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Did Your Newborn Suffer Cerebral
Palsy or Another Brain Injury Before
or During Labor and Delivery?

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Our Birth Brain Injury Resource Guide

the guide

Get a FREE guide of resources available throughout Ohio to children and families of children who were born with brain injuries.

Our guide can help you build a foundation of knowledge and tools that will help you help your child
now and in the future.

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Neuropsychological Assessment and Rehabilitation of BI - Post-Acute Phase Rehabilitation

Rehabilitation from brain injuries is often an ongoing process. Even after the initial stages of recovery, post-acute programs continue to work on improving physical, psychological, cognitive, and behavioral functioning.

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For adults, post-acute rehab takes hard work and discipline. One must work with staff to regain walking ability, range of motion, and the ability to independently perform daily tasks.

A 2013 study by Frontiers in Human Neuroscience examined the role of environmental enrichment in post-acute care. It found evidence that a lack of environmental stimuli may be associated with a cognitive and neural decline during post-acute care. The stimuli in one’s environment are important for behavioral and neural health overall; during recovery, the absence of stimulation can suppress neural pathways. Research published in Infant Behavioral Development covered research for infants suspected of having a brain injury and repetitive stimuli in their environment. It noted the potential for enhanced parent-infant interaction and cognitive and sensorimotor development. A reduction of stress on mothers was also a focus.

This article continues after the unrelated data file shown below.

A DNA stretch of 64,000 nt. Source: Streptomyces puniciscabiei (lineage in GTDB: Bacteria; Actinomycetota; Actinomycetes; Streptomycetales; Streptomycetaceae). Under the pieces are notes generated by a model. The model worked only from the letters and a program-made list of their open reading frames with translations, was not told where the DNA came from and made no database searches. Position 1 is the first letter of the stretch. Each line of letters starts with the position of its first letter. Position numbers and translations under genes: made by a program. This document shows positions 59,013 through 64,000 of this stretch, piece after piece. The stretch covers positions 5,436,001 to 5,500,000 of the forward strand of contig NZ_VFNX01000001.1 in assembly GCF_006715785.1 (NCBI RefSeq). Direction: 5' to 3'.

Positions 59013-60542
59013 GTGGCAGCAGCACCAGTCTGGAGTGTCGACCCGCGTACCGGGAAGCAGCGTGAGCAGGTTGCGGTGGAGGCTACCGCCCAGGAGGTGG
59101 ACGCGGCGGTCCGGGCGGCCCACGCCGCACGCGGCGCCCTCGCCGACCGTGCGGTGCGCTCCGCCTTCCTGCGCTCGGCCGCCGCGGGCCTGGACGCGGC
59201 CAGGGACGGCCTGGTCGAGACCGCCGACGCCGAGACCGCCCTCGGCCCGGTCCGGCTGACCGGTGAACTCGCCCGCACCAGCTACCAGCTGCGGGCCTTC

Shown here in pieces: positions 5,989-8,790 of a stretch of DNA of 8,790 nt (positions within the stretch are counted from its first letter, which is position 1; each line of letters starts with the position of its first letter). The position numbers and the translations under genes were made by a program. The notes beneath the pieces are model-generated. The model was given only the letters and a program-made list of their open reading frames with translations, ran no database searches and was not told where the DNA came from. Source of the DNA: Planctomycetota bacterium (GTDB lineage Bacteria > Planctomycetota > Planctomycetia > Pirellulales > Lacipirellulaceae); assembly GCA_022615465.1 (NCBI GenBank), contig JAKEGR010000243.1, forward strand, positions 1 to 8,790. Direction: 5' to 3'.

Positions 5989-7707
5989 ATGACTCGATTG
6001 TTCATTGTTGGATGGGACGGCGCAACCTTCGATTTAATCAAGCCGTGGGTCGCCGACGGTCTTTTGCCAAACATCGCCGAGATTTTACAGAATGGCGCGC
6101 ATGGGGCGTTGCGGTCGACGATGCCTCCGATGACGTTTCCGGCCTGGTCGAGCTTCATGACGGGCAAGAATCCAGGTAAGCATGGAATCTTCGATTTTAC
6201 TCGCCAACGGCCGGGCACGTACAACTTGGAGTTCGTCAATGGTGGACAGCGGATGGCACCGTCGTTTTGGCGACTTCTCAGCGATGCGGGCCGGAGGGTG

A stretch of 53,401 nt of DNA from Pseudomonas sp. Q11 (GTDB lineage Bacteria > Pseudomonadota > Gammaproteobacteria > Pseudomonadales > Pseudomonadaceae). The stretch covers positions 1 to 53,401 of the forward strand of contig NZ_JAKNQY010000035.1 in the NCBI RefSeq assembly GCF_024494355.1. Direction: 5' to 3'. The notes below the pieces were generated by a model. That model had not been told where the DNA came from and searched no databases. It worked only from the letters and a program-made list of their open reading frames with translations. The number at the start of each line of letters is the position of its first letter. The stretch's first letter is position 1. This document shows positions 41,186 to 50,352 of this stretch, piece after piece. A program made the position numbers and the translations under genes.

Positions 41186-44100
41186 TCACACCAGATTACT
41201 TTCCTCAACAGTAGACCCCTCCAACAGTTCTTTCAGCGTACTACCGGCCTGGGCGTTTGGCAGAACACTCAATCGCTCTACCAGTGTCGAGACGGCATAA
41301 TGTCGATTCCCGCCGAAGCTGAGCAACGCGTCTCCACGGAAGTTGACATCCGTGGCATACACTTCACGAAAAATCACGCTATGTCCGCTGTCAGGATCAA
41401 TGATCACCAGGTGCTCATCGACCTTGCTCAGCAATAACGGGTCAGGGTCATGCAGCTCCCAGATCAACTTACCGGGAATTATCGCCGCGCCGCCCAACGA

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The study found no substantial differences between study groups in all areas looked at, leading researchers to believe there are various other factors affecting the long-term outcome of infant brain injuries. The type of injury, timing, and treatment types are such factors, and stimulation provided by mothers, are believed to play a role as well. Post-acute treatment services can focus on various skills as a child develops. From an early age, they can concentrate on physical therapy, and progress to occupational therapies, behavior analysis and therapy, and speech-language pathology. Case management and life skills training may be included, but first, the efforts must center on the most basic of functions. The contact between an infant and its mother and family in addition to various sensory stimuli are important. Infants’ brains can recover from injury. Cells can grow, be repaired, and even reorganize, but the process has more impact on the recovery of adult brains. For example, cerebral palsy generally affects a child for life although physical therapy can have some positive impacts on muscle function. Neuroplasticity is a concept that applies to treating adult and infant brain injuries. It and other aspects of neurobiology have repercussions with how post-acute phase rehabilitation is carried out.